Key: Meeting Journal Funder
Showing releases 1-25 out of 51.
Forward motion: Book suggests ways to limit reversals in health care
Medical reversal -- when accepted medical interventions are abandoned because they are found to be ineffective --is the 'most important problem in medicine today,' according to the authors of a new book: Ending Medical Reversal. Reversals are distressingly common. Reforms are overdue. Drug or device developers should demonstrate that an innovation clearly works prior to its adoption and widespread use.
Demystifying statistical turbulence modelling for fluid dynamics
This book takes readers through the physical arguments underpinning exact concepts behind statistical turbulence modelling for fluid dynamics, the rationale of approximations of processes that cannot be retained in their exact form, and essential calibration steps to which the resulting models are subjected by reference to theoretically established behavior of, and experimental data for, key canonical flows.
Computational intelligence augments our capability to solve problems in human-like manner
The Handbook of Computational Intelligence is written by leaders in research in this area as well as some rising stars. Included are the areas of fuzzy logic and systems, artificial neural networks, evolutionary computation, industrial applications as well as hybrid systems. This handbook is a one-stop-shop for researchers in the field who want to get more in the most efficient way from the primary source. This handbook covers fundamental as well as practical and implementation topics in this fast developing area.
Chair of Excellence programme by Carlos III University Madrid, Spain
New book on neurogenesis from Cold Spring Harbor Laboratory Press
Written and edited by experts in the field, 'Neurogenesis,' from Cold Spring Harbor Perspectives in Biology, provides a state-of-the-art account of the sophisticated neurogenic processes in the adult mammalian brain -- particularly in the hippocampus and olfactory bulb.
Know your enemy: Outdated mental biases are making modern life more difficult
What does Dumbledore have in common with Dr. Jekyll and Mr. Hyde? Why is it that Batman, Superman and Spiderman fearlessly defeat evil monsters, but are hopelessly shy when it comes to women? And why is it that we crave sugary and greasy food, even though we know it's not healthy? The answer: our mind is like a smartphone with outdated software, whose different modules engage in constant struggle among themselves.
The psychology behind religious belief
Throughout history, scholars and researchers have tried to identify the one key reason that people are attracted to religion. But in a new book, a psychologist who has studied human motivation for more than 20 years suggests there isn't just one. Religion, he says, attracts followers because it satisfies all of the 16 basic desires that humans share.
If not speculating, what are conformers and how to reveal them?
Conformational Concept For Synthetic Chemist's covers many aspects of conformational theory including different understandings of conformer, manifestation of conformers in spectra, interpretation of NMR spectra from the perspective of conformational exchange, the meaning of the potential energy surface, and a practical guide to calculation methods both of molecular mechanics and quantum mechanics.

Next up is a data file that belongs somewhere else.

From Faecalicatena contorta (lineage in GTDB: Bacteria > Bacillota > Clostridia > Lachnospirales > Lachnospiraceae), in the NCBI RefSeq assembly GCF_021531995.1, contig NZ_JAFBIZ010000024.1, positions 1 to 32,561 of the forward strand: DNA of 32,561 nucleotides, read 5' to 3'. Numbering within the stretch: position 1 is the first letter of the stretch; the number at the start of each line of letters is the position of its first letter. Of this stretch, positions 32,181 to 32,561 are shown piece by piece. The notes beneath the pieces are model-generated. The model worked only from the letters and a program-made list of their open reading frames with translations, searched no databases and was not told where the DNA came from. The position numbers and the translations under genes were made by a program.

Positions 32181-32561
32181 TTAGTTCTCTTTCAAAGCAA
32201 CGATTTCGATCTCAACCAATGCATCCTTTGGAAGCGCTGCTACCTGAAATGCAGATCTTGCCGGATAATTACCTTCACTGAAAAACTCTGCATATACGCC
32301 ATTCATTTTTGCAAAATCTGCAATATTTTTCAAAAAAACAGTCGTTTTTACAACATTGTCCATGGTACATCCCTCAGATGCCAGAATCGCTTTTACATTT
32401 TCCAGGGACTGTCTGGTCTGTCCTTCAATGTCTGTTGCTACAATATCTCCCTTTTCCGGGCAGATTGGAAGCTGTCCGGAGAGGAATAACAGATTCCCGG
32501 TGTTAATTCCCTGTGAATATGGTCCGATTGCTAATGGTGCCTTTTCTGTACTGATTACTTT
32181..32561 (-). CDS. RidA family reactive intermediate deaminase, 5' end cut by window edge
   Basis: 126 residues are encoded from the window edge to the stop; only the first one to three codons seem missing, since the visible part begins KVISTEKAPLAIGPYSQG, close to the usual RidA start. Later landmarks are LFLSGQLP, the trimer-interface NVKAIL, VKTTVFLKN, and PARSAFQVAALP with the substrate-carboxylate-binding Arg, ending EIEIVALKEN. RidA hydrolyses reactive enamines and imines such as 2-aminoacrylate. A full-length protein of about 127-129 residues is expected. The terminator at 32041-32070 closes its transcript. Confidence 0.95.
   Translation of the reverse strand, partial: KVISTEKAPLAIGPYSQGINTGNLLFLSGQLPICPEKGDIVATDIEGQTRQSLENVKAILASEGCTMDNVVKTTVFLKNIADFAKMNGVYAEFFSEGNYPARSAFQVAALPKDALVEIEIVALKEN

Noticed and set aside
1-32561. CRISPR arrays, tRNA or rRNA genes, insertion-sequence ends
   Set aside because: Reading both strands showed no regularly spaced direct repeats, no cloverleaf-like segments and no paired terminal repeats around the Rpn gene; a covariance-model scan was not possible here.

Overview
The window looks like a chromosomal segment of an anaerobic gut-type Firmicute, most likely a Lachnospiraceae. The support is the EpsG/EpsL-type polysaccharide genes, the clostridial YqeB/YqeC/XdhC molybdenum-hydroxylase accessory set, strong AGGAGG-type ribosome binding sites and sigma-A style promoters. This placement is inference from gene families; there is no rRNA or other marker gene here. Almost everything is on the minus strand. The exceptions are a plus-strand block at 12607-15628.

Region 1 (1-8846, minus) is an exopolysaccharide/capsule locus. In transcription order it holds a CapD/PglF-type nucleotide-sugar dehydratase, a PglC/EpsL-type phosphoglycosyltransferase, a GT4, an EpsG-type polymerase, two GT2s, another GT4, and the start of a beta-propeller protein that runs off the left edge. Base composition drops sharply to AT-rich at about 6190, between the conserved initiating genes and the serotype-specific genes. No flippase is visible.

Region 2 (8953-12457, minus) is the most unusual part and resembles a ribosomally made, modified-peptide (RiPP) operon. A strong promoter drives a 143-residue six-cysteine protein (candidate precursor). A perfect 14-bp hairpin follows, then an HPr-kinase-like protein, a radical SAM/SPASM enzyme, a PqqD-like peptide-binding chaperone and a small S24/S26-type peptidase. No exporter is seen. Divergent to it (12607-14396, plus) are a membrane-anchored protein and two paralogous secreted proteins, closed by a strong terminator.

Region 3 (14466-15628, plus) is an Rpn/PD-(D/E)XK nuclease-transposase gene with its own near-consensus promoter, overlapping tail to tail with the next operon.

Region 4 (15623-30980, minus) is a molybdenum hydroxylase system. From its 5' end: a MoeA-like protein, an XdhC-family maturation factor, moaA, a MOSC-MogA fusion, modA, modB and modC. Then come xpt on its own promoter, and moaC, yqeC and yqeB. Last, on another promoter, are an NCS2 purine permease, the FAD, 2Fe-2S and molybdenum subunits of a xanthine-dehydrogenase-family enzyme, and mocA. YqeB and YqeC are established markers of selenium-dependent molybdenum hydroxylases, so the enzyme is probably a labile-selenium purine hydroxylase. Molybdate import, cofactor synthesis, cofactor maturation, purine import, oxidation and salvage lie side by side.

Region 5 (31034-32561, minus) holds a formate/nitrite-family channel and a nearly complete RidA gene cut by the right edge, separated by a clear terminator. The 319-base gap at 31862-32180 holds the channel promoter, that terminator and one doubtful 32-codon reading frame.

Cancer: Not a death sentence
Cervical, uterine and ovarian cancers are among the most common cancers affecting women, with a total of 1,087,000 new cases diagnosed worldwide in 2012. Despite this bleak outlook, several medical advances have been made in recent years that improve patient recovery rates and prognoses.
British Empire was a world of trouble, says historian in a new book
The British Empire was not the model of peace and stability, the 'Pax Britannica,' as it's often portrayed, says Antoinette Burton in 'The Trouble With Empire,' published by Oxford University Press. Dissent and disruption were the rule, not the exception, says the University of Illinois history professor. It's a story of 'skirmish, scramble, stumble, recover,' and very relevant to the current turmoil in the Middle East and the US involvement in Afghanistan.
What happened at the Fukushima nuclear power plant?
Michio Ishikawa, an expert in the field of nuclear power, has written a book for those who would like to know more about the nuclear disaster which occurred in Japan in March 2011. A Study of the Fukushima Daiichi Nuclear Accident Process explains what caused the core melt and hydrogen explosion and discusses new ideas for safety design.
Membrane-assisted crystallization technology
Continuous sustainable industrial growth might be realized today and in the future with important innovations in process engineering. The process intensification (PI) strategy well represents the contribution that process engineers can offer to sustainable industrial growth.
Ebola cannot be conquered without understanding Africa's culture, politics and poverty
The Ebola Virus and West Africa: Medical and Sociocultural Aspects provides a compact summary of the Ebola virus, outlining its nature, history, epidemiology, and methods of treatment. In addition, the work examines the context of the disease's outbreak by describing the people, politics, and policies in West Africa before, during, and after the recent outbreak. Finally, chapters summarize and explore the ethical issues that arise in pursuing treatments and discuss methods for improving control and prevention of additional outbreaks.